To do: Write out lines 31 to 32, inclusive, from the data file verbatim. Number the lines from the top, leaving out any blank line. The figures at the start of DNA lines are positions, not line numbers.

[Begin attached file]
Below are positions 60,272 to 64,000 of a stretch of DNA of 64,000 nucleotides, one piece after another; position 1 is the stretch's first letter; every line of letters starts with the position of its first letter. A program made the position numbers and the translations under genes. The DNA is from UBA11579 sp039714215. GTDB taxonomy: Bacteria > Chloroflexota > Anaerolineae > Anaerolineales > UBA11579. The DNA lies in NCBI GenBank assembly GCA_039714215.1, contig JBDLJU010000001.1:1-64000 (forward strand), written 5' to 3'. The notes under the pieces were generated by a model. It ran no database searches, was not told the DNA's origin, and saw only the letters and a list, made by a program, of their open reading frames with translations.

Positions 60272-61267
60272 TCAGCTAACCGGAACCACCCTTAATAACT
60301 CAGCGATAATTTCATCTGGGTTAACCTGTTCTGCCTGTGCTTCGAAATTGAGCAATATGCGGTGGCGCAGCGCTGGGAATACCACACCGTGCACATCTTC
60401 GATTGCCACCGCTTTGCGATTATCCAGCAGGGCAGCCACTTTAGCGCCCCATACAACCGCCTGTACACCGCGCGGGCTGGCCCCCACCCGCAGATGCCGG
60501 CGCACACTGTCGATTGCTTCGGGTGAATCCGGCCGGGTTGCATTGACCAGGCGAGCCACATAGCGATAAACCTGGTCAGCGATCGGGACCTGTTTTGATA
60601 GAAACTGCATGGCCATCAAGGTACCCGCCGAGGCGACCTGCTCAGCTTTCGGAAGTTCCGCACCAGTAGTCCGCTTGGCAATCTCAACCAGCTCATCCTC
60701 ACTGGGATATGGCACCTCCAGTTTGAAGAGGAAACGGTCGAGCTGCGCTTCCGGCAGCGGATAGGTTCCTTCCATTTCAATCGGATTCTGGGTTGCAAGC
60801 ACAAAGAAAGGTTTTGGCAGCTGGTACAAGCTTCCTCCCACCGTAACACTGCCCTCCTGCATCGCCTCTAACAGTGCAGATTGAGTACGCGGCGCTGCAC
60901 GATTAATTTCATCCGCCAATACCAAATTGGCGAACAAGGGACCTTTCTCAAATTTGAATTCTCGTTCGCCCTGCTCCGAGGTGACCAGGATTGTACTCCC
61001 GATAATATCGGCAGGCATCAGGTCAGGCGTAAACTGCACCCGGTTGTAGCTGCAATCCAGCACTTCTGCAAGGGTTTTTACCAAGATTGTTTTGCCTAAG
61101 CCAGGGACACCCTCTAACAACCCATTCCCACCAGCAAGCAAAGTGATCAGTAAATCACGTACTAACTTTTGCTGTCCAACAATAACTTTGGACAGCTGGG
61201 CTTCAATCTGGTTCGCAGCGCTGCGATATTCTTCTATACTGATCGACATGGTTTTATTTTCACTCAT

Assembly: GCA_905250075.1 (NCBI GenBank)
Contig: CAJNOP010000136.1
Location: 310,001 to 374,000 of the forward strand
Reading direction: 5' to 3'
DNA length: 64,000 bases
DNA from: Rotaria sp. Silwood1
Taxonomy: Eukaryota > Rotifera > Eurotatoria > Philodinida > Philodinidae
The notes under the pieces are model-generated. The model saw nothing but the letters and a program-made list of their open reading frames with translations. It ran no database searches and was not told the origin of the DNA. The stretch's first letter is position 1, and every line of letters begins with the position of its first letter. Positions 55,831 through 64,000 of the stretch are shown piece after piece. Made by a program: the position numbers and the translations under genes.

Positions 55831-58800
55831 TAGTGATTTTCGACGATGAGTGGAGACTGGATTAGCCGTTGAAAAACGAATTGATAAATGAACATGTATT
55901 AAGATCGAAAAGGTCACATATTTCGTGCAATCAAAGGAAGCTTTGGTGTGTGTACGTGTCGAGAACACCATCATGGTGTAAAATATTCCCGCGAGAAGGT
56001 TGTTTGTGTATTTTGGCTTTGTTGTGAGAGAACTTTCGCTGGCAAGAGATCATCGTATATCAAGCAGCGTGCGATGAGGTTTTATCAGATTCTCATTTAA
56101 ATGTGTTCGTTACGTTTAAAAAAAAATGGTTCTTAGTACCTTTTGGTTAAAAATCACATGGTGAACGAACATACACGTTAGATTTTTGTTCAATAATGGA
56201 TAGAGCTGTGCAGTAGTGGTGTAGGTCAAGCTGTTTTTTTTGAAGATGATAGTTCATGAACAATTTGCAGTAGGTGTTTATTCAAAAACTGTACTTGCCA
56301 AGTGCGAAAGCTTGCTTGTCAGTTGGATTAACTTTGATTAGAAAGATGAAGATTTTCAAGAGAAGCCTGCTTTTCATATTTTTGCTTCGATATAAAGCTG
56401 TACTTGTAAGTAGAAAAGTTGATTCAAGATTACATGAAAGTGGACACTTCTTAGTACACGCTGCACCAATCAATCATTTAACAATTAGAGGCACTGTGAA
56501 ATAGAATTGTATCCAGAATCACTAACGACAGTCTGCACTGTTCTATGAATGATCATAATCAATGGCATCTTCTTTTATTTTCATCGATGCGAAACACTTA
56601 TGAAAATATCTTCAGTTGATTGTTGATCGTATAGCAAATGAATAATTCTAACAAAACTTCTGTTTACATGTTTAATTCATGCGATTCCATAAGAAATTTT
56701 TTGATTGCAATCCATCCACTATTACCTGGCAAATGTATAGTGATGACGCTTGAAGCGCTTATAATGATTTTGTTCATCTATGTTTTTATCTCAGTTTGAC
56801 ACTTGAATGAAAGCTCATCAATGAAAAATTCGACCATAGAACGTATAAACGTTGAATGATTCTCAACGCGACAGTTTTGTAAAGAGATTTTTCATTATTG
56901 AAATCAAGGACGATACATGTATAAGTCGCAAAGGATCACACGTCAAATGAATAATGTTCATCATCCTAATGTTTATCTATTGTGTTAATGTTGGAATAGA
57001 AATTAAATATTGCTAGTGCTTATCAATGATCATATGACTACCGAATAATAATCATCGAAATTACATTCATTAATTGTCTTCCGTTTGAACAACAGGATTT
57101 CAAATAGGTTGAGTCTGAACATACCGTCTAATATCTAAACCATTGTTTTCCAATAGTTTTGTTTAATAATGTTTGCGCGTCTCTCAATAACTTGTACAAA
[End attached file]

56601 TGAAAATATCTTCAGTTGATTGTTGATCGTATAGCAAATGAATAATTCTAACAAAACTTCTGTTTACATGTTTAATTCATGCGATTCCATAAGAAATTTT
56701 TTGATTGCAATCCATCCACTATTACCTGGCAAATGTATAGTGATGACGCTTGAAGCGCTTATAATGATTTTGTTCATCTATGTTTTTATCTCAGTTTGAC